Sadly, their numbers have continued to decline. “Manta rays simply cannot withstand such pressures on their populations,” Dr. Marshall explains. “They have an extremely conservative reproductive strategy. They reach sexual maturity relatively late in life, they give birth to a single offspring every few years in the wild, they do not look after or defend their young and the offspring themselves are vulnerable when they are small and may not survive. In other words, as a species, they simply cannot reproduce fast enough to build back their numbers once they are depleted.”

This iconic species is not only extremely important from an ecological perspective, giant mantas also provide vast economic benefits to tourism industries around the world. “Interactions with manta rays are highly sought after by dive and snorkel tourists globally and contribute millions of dollars to tourism economies each year, particularly in developing nations. At this pivotal time, recognizing their economic value may help to encourage the protection of this enigmatic and now endangered species” explained Dr. Stephanie Venables, a Senior Scientist and manta ray expert at MMF.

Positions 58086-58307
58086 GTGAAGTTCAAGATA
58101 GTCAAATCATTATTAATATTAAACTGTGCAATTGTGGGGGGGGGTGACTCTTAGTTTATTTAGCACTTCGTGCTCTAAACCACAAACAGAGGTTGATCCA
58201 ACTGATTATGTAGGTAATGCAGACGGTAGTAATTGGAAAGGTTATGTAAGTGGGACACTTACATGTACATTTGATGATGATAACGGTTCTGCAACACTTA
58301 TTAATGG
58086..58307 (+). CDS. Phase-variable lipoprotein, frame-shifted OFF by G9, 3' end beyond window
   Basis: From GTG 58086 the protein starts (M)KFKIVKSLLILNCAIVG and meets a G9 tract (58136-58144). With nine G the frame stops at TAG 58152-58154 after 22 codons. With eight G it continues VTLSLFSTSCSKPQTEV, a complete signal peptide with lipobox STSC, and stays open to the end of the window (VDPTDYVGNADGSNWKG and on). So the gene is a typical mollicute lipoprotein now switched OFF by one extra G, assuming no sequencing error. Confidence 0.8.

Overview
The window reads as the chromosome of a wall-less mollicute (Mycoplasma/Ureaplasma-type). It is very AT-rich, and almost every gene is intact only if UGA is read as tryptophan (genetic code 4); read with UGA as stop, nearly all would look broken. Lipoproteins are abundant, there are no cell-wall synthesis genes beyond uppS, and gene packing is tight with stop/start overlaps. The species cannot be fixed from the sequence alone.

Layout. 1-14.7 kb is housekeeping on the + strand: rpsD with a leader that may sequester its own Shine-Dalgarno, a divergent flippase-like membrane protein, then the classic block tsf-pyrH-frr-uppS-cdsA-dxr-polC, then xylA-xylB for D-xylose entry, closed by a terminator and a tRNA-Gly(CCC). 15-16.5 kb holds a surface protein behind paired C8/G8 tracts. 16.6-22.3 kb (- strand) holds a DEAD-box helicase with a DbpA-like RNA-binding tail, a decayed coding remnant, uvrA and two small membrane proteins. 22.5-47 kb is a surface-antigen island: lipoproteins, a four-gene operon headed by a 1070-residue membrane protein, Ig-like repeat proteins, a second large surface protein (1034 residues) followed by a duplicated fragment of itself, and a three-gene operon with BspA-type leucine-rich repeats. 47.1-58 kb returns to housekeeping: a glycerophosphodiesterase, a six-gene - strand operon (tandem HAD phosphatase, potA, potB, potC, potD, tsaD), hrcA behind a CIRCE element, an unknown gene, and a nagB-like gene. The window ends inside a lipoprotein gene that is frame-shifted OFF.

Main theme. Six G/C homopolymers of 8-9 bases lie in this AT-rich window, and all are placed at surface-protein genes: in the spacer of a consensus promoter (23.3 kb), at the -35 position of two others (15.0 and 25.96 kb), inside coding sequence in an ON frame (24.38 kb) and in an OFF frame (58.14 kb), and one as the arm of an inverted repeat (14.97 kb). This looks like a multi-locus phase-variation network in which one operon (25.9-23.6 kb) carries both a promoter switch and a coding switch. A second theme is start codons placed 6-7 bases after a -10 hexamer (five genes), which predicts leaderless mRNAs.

The giant manta ray was only formally described (the process of gathering enough scientific evidence to provide a taxonomic description of a newly discovered species) by Dr. Marshall and colleagues in 2009. At the time it was one of the largest species to be described in our oceans and the announcement was met with excitement around the globe. The discovery was covered by the BBC that year in the first-ever documentary on manta rays.

“It is such an honor to have been able to study and describe this species. The realization that the giant manta ray is now in danger of extinction is a hard pill to swallow”, Dr. Marshall admits. “We are still busy learning about this extraordinary creature and we have only scratched the surface. There is so much more we need to understand, but at this stage, we have put that all aside in favor of protecting the last remaining populations of giant mantas across the globe.”

For more information on the work of the Marine Megafauna Foundation visit their website by clicking here.